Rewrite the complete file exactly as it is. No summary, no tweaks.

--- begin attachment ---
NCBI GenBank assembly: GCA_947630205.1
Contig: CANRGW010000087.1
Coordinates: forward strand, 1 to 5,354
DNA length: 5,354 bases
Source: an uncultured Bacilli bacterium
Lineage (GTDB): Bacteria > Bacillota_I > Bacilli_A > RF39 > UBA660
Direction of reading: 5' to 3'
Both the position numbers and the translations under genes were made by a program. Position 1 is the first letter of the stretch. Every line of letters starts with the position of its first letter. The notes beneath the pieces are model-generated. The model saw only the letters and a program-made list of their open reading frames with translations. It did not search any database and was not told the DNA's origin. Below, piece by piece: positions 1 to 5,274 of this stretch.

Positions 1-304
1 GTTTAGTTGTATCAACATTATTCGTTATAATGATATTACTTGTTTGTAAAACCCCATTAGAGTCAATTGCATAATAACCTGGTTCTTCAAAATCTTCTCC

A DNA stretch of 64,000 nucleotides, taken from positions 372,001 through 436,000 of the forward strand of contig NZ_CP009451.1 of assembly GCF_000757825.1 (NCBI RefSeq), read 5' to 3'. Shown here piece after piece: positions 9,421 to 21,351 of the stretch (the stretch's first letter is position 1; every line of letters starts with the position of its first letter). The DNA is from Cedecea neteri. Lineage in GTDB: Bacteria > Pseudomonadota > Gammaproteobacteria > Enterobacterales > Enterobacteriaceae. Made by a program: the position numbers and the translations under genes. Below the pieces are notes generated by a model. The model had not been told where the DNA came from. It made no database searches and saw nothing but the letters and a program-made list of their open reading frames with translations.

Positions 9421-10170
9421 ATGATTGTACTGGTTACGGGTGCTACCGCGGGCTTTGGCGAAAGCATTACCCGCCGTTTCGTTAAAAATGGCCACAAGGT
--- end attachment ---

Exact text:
NCBI GenBank assembly: GCA_947630205.1
Contig: CANRGW010000087.1
Coordinates: forward strand, 1 to 5,354
DNA length: 5,354 bases
Source: an uncultured Bacilli bacterium
Lineage (GTDB): Bacteria > Bacillota_I > Bacilli_A > RF39 > UBA660
Direction of reading: 5' to 3'
Both the position numbers and the translations under genes were made by a program. Position 1 is the first letter of the stretch. Every line of letters starts with the position of its first letter. The notes beneath the pieces are model-generated. The model saw only the letters and a program-made list of their open reading frames with translations. It did not search any database and was not told the DNA's origin. Below, piece by piece: positions 1 to 5,274 of this stretch.

Positions 1-304
1 GTTTAGTTGTATCAACATTATTCGTTATAATGATATTACTTGTTTGTAAAACCCCATTAGAGTCAATTGCATAATAACCTGGTTCTTCAAAATCTTCTCC

A DNA stretch of 64,000 nucleotides, taken from positions 372,001 through 436,000 of the forward strand of contig NZ_CP009451.1 of assembly GCF_000757825.1 (NCBI RefSeq), read 5' to 3'. Shown here piece after piece: positions 9,421 to 21,351 of the stretch (the stretch's first letter is position 1; every line of letters starts with the position of its first letter). The DNA is from Cedecea neteri. Lineage in GTDB: Bacteria > Pseudomonadota > Gammaproteobacteria > Enterobacterales > Enterobacteriaceae. Made by a program: the position numbers and the translations under genes. Below the pieces are notes generated by a model. The model had not been told where the DNA came from. It made no database searches and saw nothing but the letters and a program-made list of their open reading frames with translations.

Positions 9421-10170
9421 ATGATTGTACTGGTTACGGGTGCTACCGCGGGCTTTGGCGAAAGCATTACCCGCCGTTTCGTTAAAAATGGCCACAAGGT